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10 Best Tips For Cooking With Wine

Cooking with wine is a great way to impress others with your cooking skills, so get started today with some of the best tips for cooking with wine.

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There are a few great reasons to cook with wine. Wine can add another layer of flavor to sauces, the alcohol in the wine can bring different flavors out of other ingredients in a dish, and wine is also used to add acidity to a dish! There are both white and red wines for cooking that can help you take your cooking skills to the next level. Some recipes need the wine in order to come out tasting just right, like chicken masala for example!  But beware, cooking with wine is not as easy as splashing your favorite Moscato into any random dish! Here are some tips for cooking with wine to get you started! 

Cooking with wine is a great way to impress others with your cooking skills, so get started today with some of the best tips for cooking with wine.

Cooking with wine is a great way to impress others with your cooking skills, so get started today with some of the best tips for cooking with wine.

Rule #1- Use only the red wines that you would drink on their own.

Rule #2- Don’t use red wines that you wouldn’t drink on their own.

Rule #3- Labels lie! Wines that claim to be made for cooking are usually saltier and have other additives that could ruin the recipe! 

Now that you know the rules, let’s take a look at some tips I use when cooking with wine.

Why Wine?

Wine serves a few different purposes when added to a recipe. Wine is meant to enhance the flavor of a meal and add aroma the dish. It’s very important to choose the right wine to pair with the right dish. The goal is to get the wine to compliment the flavors, not fight them or overtake them.

Red or White?

You could go to the store, grab the first wine you see, and throw it in a recipe that calls for “Dry wine”. Then again, you could also go to a dealership and ask them for a red car hoping you’d get the car you wanted in the first place. Red wines bring out great flavors in red meats and vegetable stews. White wines are better for sauces and they go much better with white meats. Basically, if you would drink the wine WITH the dish, you can COOK the dish with the same wine.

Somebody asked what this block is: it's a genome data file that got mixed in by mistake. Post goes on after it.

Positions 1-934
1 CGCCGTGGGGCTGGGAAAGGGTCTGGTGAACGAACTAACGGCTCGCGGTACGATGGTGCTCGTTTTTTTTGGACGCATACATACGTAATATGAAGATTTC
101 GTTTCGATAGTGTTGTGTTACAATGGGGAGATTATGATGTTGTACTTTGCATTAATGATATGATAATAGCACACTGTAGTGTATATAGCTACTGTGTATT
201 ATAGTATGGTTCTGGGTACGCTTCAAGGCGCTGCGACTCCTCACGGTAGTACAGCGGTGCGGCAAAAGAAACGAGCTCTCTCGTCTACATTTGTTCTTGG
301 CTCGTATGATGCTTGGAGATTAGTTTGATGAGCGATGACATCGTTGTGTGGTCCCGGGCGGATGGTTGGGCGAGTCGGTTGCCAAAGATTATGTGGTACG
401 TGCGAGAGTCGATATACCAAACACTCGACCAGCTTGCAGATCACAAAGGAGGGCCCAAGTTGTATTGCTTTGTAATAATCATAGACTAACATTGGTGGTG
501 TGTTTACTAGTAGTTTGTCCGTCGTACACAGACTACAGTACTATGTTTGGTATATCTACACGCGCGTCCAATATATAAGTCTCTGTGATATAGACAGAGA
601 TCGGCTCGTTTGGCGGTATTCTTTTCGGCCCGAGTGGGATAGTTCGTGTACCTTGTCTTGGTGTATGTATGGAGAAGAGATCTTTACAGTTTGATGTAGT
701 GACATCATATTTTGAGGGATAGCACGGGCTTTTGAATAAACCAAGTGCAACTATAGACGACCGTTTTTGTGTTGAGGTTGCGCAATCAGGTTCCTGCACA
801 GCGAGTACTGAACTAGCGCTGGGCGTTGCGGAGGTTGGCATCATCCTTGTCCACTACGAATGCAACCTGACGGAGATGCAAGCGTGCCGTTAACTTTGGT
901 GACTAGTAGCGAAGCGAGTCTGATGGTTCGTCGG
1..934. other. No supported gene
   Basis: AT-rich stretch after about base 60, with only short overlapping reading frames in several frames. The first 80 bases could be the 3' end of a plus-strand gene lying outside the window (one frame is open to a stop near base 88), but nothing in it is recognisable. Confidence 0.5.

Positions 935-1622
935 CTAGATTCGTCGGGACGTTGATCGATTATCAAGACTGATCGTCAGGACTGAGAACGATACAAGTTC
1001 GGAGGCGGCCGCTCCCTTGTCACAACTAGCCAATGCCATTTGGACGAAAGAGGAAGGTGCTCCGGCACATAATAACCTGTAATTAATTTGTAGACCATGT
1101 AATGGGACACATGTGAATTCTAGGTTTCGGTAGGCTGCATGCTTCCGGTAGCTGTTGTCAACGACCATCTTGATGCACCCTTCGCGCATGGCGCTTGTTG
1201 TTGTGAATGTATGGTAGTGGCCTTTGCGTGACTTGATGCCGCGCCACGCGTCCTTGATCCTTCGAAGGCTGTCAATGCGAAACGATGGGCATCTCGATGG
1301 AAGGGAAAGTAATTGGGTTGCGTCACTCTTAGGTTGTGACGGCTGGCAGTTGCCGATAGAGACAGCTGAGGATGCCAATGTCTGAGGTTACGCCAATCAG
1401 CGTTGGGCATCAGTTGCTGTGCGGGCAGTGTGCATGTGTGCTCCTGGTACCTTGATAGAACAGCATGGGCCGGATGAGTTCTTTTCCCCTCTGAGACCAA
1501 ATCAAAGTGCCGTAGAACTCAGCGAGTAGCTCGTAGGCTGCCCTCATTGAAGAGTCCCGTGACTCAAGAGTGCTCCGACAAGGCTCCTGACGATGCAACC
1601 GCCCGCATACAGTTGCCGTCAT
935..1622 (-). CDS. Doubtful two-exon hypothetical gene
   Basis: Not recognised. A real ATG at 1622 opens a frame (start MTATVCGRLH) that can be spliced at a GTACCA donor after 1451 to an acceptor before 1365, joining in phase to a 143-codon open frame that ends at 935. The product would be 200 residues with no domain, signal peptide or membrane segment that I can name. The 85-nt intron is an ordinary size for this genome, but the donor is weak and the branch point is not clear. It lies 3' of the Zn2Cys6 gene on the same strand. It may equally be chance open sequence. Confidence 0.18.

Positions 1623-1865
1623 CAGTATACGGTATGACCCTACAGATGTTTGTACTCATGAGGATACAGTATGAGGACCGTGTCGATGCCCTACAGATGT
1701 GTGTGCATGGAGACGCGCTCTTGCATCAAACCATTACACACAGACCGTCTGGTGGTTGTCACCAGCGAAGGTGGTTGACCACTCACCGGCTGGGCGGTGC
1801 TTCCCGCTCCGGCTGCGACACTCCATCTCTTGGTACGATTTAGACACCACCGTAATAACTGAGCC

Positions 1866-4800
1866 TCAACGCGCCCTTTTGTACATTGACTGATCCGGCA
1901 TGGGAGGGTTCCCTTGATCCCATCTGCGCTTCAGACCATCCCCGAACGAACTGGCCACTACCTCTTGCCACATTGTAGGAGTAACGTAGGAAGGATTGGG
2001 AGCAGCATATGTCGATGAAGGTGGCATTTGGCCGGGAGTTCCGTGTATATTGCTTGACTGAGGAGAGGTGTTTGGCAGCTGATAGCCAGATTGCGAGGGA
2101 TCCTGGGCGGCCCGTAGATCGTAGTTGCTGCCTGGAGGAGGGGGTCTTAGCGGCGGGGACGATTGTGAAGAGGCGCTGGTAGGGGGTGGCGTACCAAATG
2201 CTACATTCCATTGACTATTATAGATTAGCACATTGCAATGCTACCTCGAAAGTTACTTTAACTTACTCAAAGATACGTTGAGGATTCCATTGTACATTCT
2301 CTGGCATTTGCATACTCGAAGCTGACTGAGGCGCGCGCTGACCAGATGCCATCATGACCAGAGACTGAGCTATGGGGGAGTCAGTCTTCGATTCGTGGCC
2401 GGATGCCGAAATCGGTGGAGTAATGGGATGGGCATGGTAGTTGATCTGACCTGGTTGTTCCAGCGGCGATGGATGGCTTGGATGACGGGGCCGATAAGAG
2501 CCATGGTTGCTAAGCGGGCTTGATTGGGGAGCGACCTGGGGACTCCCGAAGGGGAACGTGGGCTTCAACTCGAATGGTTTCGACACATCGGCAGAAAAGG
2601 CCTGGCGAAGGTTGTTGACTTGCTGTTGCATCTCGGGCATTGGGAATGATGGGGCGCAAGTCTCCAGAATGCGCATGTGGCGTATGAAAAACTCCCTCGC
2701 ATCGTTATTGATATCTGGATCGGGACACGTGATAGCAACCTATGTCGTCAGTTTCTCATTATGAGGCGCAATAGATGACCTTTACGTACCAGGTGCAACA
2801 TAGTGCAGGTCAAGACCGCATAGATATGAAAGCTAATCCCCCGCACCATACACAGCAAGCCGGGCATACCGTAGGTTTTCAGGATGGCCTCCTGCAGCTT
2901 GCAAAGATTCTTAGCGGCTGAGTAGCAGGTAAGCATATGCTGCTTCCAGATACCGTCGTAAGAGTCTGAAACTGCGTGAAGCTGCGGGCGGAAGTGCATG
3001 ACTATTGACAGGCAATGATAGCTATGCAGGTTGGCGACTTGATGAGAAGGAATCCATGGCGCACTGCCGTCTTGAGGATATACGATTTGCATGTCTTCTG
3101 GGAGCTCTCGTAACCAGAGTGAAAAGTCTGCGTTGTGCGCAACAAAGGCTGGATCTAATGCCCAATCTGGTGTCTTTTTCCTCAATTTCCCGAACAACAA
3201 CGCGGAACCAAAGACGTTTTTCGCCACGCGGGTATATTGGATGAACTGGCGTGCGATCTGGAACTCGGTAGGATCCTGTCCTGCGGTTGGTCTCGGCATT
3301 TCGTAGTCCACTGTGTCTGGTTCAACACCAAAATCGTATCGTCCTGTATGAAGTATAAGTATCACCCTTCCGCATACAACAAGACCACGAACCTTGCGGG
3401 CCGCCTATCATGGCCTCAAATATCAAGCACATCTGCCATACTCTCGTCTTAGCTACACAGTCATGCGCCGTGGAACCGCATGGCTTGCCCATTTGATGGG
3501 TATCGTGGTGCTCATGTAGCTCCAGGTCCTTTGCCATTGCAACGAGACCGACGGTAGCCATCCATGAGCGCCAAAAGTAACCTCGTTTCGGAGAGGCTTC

The Quality Debate

Rule #1 and #2 both state essentially the same thing, don’t use wine you wouldn’t drink by itself. Some say that doesn’t matter, but others say it really does. When it comes to quality of wine approach it the way you would any wine to drink. Here are my thoughts on it: You could get a cheap burger at a fast food joint and it will taste just fine. Then again, if you spend $20 on a burger, you know it is going to be of high quality. The ingredients are just as important as the final product. Use a good quality wine, just don’t feel like you need to throw a cup of your $2,000 bottle in your sauce recipe…Unless you really want to of course!

Cooking with wine is a great way to impress others with your cooking skills, so get started today with some of the best tips for cooking with wine.

The Alcohol IS There

When cooking with wine, studies have shown that the alcohol isn’t totally gone. No, my wife and I have never gotten drunk, or even tipsy off of a good masala sauce. However, the alcohol is still there and to some that’s an important fact! It is true that the alcohol evaporates while it cooks, but it would take a long time to truly burn off ALL of the alcohol.

When to Add Wine

Wine is meant to do a few things: add acidity to a dish or enhance a flavor that’s already present in the dish. The perfect time to add the wine is as soon as possible. Any recipe that requires wine usually requires it early in the simmering process.

What Does This Mean?

Recipes aren’t always specific when calling for wine. Usually, you will find ingredients like “dry wine” and then be left wondering what to add or buy. Here is the guideline that I find useful.

  • Dry Wine- Pinot Noir or Pinot Grigio
  • Full Bodied Wine- Cabernet, Bordeaux, Syrah, or Zinfandel
  • Robust Wine- Rioja or Beaujolais Nouveau
  • Medium Bodied Wine- Merlot, Shiraz, or Chianti
  • Dry White Wine- Chardonnay, Chenin Blanc, or Sauvignon Blanc
  • Fruity White Wine- Gewurztraminer, Riesling, or Viognier
  • Fortified Wine- Marsala, Vermouth, Sherry, Port, or Madeira

Ditch The Lemon or Lime

When marinating meat it’s important to have an acidic ingredient in the marinade. Wine has acidity and serves the purpose even better than lemons, limes, or a tart sauce. When cooking meat that has been marinated with wine the moisture is kept in place. The acid in the wine also melds the flavors together perfectly while adding flavor to the meat.

Believe it or not, wine is healthy for you–in moderation! Use it wisely in your meal and impress your date, wife, or friends! Hey, even if you don’t get to impress anyone at least you will have a DELICIOUS meal! Don’t forget that following the rules means you will have some awesome wine on hand to sample at your leisure

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Written by Chase Steele

Chase Steele

As a 30-something father of two, I enjoy teaching my children about the great outdoors. Taking hikes, fishing, camping and pretty much anything that can be done outdoors are all things that I love. My wife and I savor life over a glass of wine or cocktail while cooking amazing dishes.

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